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Been there, felt that: Remembering the teen state of mind

Posted Feb 05 2010 12:00am

Farewell J.D. Salinger
Somewhere between my sophomore year of high school and college, I went through a brief but poignant existential stage of life.  Idealistic, naïve, and socially…ahem…challenged (at the time only mind you), I remember my nerdish self sitting around with my nerdish friends discussing the virtues of Salinger stories. Catcher in the Rye, Franny and Zooey and even his book of short stories all illustrated elements of our adolescent experience in a way that we could never quite articulate ourselves. They made so much sense on so many levels. 

When Salinger passed away the other week, I expected to feel some profound loss but surprisingly didn’t. To be fair, Salinger had been a recluse in the public eye. There was no longer a context for his narratives in my life, and hence no longer a vivid memory.  I tried to recall the plot of his books and stories…not much. I rummaged through the home office searching for my copy of Catcher…lost.  (Flashback:  Early in college, I lent my copy of Catcher in the Rye to my best friend at the time, who read it in segments while on the john. He finished in a month and offered it back.  I graciously told him to keep it.)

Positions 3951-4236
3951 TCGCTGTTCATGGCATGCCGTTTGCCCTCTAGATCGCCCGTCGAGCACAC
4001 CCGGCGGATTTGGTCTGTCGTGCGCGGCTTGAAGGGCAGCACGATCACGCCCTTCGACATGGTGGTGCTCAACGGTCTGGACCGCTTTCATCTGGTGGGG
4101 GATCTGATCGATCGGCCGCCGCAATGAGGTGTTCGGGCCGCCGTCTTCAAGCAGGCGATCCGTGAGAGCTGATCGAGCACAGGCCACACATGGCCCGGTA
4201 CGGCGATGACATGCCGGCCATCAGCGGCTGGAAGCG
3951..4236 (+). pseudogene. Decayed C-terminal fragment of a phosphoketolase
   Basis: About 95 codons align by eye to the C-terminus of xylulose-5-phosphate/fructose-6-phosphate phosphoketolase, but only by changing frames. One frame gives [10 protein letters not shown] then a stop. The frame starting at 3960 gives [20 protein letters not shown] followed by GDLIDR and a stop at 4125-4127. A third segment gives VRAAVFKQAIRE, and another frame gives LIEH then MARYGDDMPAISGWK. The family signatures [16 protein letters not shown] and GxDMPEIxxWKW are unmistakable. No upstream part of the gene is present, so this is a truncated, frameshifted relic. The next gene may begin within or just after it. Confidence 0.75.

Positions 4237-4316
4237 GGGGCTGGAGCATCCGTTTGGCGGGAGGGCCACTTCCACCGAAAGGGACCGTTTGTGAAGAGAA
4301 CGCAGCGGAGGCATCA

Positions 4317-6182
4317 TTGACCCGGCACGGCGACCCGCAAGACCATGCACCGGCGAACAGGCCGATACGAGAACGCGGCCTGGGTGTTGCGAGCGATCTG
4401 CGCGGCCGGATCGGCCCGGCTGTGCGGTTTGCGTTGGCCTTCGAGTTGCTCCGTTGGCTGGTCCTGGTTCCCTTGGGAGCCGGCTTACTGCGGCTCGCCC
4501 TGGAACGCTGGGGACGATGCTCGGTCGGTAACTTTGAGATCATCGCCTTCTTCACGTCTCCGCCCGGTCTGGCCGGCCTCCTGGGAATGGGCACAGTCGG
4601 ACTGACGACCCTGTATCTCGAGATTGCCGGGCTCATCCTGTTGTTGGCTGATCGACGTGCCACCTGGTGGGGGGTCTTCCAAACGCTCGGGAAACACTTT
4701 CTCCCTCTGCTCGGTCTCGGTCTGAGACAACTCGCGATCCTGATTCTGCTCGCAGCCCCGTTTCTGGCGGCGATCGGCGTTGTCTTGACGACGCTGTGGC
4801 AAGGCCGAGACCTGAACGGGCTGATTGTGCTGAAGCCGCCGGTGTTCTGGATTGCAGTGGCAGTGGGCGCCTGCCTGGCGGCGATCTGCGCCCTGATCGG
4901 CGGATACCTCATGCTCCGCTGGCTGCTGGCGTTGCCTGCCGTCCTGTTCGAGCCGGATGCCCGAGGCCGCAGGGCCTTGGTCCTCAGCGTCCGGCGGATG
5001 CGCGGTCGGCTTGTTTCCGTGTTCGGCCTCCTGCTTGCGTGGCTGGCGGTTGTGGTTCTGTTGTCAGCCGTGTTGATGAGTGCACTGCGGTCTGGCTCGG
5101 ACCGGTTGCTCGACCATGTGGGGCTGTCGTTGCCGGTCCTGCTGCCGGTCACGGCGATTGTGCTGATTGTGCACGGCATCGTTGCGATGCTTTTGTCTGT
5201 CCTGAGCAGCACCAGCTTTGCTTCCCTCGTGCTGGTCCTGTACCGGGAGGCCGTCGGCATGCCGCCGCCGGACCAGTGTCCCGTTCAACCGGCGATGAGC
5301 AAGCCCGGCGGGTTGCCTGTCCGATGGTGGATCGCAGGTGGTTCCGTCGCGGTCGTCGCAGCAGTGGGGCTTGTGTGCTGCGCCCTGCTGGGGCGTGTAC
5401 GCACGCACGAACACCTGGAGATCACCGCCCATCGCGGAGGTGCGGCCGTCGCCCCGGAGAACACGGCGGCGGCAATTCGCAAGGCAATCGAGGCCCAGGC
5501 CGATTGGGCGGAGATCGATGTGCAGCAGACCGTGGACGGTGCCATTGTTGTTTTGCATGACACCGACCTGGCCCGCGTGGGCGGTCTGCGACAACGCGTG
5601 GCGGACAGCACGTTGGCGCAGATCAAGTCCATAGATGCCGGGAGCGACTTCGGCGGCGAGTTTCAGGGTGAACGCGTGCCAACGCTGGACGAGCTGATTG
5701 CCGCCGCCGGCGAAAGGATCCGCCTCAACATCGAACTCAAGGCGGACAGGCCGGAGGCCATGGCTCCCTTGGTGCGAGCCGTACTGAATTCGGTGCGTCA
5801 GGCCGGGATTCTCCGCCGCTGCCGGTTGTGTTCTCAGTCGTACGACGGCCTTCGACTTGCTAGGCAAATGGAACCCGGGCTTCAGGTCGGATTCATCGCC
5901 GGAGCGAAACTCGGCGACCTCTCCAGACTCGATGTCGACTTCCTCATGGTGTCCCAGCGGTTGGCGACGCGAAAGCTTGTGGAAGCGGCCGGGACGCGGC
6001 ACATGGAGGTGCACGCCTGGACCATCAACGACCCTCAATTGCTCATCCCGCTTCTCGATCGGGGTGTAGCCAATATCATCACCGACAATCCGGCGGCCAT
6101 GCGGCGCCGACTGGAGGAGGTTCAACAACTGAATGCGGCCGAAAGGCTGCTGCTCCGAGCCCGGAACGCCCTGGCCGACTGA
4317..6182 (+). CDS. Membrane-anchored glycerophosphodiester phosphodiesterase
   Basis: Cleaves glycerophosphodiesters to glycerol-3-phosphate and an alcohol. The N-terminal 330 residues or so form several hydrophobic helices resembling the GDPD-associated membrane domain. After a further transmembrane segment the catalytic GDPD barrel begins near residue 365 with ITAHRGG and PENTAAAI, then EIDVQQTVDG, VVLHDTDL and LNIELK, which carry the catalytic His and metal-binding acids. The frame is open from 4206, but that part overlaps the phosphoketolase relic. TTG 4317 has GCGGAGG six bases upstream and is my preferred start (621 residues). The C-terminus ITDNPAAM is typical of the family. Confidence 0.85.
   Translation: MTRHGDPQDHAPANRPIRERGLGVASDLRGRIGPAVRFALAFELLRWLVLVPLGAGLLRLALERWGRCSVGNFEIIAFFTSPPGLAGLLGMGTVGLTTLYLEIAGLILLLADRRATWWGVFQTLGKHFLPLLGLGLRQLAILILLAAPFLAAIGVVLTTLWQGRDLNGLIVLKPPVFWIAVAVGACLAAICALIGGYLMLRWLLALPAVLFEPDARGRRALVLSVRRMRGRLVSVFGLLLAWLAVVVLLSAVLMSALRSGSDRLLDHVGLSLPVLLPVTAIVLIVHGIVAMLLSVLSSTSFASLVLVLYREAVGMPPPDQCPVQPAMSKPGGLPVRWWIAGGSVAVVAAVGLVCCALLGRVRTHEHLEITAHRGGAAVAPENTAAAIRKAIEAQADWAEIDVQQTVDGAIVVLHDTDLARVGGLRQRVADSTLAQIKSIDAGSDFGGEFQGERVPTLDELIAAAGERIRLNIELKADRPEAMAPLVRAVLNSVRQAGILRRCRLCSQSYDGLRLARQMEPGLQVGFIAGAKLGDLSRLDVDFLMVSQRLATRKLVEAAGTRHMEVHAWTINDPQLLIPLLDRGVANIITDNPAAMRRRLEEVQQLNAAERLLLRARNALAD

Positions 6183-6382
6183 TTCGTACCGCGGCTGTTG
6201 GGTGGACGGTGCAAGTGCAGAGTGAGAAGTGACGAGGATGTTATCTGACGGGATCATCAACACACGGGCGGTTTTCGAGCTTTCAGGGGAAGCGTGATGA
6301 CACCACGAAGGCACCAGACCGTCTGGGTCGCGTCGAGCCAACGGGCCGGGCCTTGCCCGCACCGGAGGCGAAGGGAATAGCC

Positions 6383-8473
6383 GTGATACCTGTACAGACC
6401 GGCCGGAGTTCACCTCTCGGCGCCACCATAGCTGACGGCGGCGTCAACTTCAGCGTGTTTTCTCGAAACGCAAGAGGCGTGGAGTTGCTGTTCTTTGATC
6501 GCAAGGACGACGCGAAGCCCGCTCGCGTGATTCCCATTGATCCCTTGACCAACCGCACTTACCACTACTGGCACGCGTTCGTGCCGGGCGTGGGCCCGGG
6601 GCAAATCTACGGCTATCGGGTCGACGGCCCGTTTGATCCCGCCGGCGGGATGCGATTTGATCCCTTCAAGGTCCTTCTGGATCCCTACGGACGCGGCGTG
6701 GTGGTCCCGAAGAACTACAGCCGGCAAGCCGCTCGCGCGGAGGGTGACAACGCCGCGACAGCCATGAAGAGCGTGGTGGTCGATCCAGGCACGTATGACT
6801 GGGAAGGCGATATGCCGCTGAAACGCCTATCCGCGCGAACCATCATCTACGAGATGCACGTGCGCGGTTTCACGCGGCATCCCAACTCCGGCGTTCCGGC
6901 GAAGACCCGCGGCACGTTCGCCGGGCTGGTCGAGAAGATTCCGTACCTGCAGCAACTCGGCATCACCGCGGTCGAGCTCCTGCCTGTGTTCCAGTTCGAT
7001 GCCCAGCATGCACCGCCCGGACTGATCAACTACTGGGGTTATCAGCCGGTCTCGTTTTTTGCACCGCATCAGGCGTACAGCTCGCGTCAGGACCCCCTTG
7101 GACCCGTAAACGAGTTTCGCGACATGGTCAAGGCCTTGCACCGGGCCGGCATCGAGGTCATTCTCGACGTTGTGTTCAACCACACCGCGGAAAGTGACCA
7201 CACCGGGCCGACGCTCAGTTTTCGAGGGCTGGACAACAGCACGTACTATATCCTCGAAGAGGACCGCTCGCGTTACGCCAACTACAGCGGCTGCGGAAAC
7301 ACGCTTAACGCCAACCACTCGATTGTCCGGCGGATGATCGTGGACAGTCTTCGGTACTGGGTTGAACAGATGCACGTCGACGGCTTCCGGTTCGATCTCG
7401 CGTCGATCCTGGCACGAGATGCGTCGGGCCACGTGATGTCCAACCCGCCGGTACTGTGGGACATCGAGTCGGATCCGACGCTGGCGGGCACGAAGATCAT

I went to sleep, disappointed that I couldn’t conjure anything of substance from such important, albeit clichéd, books from my youth. I mulled over this off and on for the next week or so. One day, Salinger’s stories were on my mind as I did my daily clinical work with the young men and women here at Hazelden. As I tuned into their narratives, it all came back. 

I realized that I wasn’t “missing” a factual synopsis of his novels or short stories. In my humble opinion, Salinger’s stories were never really about the plot anyway. I mean, I don’t think there are many people who could give you an accurate chronology of the events in Catcher in the Rye. The plot was never the point. Neither were the thematic elements, or the inherent symbolisms.  

Salinger’s works are relevant because he captures what I see in front of me everyday, the adolescent state of mind. Times change and technology certainly changes, but human nature, I’m not so sure. Salinger got that, and his writings stand as a timeless window into the adolescent psyche.

With the media portraying bleak outlooks in the world around us, the younger generations have a lot to be concerned about. Our youth face challenges today that we could not have even imagined ten years ago (if you could have predicted bullying via facebook, give yourself a hand). 

Parents and clinicians alike constantly ask me difficult questions about their child’s health and addiction. But before we delve into such academic questions, it might be valuable to simply relate to that adolescent’s perceptions of the world. Salinger provides a priceless reference for just that. He doesn’t offer solutions to teenage dilemmas, but sometimes just listening to a sad song remedies the blues. 

Were you a fan of Salinger’s? Are there other authors, books, movies you feel help provide an understanding of the adolescent world and psyche?

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